When the first few residents of this village in the Ngong hills installed solar panels, nearly a decade ago, the only aim was to power their own homes, as their town had no connection to the national power grid. But today the community, south of Nairobi in the Rift Valley, is buzzing with solar and wind energy, which powers everything from the dispensary and church to shops, homes and even a rescue centre for girls fleeing child marriage and the threat of female genital mutilation. Residents say they banded together to buy the shared energy system themselves, recognising that the substantial upfront cost would create benefits for years to come. Those now include everything from vaccines that can now be kept cold at the dispensary to solar-powered pumping of water.
“Before we started this solar farm, people from this village used to travel to Ngong town, which is 17 kilometers away, to get basic services and goods such as a photocopy or a haircut. This used to inconvenience us greatly since you had to part with a tidy sum,” said Simon Parkesian, the manager of the community’s solar farm. In 2009, some residents of Olosho-Oibor, impressed with a first couple of private solar panels installed in the community, decided they wanted panels of their own – but many people could not afford them. So a group of community members began contributing cash – 10 dollars a month – until they had enough to buy a set of larger solar panels that could serve many nearby homes.
They then approached the U.N. Industrial Development Organization for technical help in installing their system. Today the 125-member energy cooperative has raised $4,900 for panels – installed on poles around the community and on rooftops – and installed two small wind turbines as well. The community also has a 10-kilowatt diesel generator as a backup in periods when both sunshine and wind fall short, but that is used only occasionally, Parkesian said.
POWER TO THE GIRLS – AND THE COMPUTERS
Lydia Mboyo, one of those receiving power from the community energy farm, said having lights in the evening has helped her children study and allowed her to run her small retail shop at night. She now is making plans to expand her shop and purchase a refrigerator to store perishable food and drinks. “I am also a member of a women’s group that makes and sells beaded ornaments abroad, and with lighting we have been able to store our business records in computers. We also listen to the radio for entertainment while beading,” Mboyo said. Parkesian said access to power also has spurred creation of a community information and communications technology (ICT) centre that has trained more than 40 people in basic computer skills, and that now offers photocopying and printing services.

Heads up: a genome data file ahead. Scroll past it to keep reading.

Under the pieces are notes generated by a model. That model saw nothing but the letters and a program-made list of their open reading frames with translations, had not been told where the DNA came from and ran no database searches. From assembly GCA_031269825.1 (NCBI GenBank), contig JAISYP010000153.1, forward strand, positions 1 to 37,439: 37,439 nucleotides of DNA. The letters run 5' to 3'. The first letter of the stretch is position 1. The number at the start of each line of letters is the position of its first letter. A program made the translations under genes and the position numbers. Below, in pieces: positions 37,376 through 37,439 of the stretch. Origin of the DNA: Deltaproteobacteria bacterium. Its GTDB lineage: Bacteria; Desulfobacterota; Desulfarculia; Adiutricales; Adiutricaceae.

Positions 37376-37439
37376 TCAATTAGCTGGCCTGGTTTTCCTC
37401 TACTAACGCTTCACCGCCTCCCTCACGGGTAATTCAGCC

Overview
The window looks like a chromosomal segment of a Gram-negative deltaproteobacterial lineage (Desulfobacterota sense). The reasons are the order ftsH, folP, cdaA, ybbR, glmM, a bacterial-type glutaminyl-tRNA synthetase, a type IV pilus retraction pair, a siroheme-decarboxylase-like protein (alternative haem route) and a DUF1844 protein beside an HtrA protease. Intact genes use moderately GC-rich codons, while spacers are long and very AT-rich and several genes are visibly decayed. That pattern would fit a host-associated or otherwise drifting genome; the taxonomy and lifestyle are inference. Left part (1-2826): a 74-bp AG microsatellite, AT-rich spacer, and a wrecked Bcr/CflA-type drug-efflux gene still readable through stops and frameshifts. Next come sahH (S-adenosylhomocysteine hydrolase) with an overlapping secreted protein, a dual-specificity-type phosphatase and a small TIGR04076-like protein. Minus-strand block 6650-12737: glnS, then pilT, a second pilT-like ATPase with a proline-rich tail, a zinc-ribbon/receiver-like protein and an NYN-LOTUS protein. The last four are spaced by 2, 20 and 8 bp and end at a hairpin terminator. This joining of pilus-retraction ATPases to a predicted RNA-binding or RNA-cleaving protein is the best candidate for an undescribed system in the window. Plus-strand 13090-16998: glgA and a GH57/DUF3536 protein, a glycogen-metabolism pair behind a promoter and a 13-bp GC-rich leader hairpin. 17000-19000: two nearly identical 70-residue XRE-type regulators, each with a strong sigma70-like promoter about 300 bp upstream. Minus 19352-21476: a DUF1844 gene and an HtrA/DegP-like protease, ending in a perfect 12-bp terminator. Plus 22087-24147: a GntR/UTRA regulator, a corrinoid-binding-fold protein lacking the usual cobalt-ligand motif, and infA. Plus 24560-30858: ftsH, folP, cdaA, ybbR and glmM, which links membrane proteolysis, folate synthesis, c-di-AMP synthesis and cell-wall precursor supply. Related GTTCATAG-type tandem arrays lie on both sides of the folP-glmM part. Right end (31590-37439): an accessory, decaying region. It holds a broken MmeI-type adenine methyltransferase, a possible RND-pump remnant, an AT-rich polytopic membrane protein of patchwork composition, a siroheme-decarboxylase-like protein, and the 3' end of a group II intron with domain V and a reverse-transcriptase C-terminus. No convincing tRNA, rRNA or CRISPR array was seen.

The centre also allows people to charge their mobile phones, which once had to be switched off to save power when not being used to make calls.
As well, the renewable energy network is powering a centre for vulnerable girls fleeing early marriage and female genital mutilation – both problems common in the area, Parkesian said.
“The power grid has initiated many projects in the community but the most important project is the girls’ rescue center that houses close to 80 vulnerable girls,” he said. The centre, opened in 2012, uses renewable energy to light its dormitories and classrooms.
Jackline Mwendo, a nurse at Olosho-Olbor dispensary, said her facility has been able to offer vaccine services since it got power to provide refrigeration.
The dispensary’s water supply has also improved as a result of using solar-powered pumps, she said, though she is still hoping for additional power to light maternal delivery rooms at night.
A SUSTAINABLE SYSTEM?
Parkesian said the cost of maintaining the renewable mini-grid has been significant, and community members have needed to contribute $5 a month for continuing access to power to help pay those costs.
Members of the energy cooperative have been trained to repair and replace worn-out parts of wind turbines and solar panels, he said. But many repairs require technical knowledge not available in the village, which increases costs and can lead to the system not working for short periods.
Running the community’s diesel generator to provide back-up lighting at night costs $10 per day, he said.
Leah Kaguara, the Africa director for Energy 4 Impact, a non-governmental organisation that supports energy access in off-grid communities, said Olosh-Oibor’s model of communities pulling together to invest in renewable energy should be encouraged, in part to overcome the technology’s high upfront costs.
Access to energy is key to eradicating extreme poverty in areas where people still rely on firewood or kerosene for energy, she said.
One key to making community renewable energy systems work, she added, is that people should continue to pay at least a small amount for the power they receive, including to support maintenance costs.
(Reporting by Benson Rioba; editing by Laurie Goering :; Please credit the Thomson Reuters Foundation, the charitable arm of Thomson Reuters, that covers humanitarian news, climate change, resilience, women’s rights, trafficking and property rights. Visit news.trust.org/climate)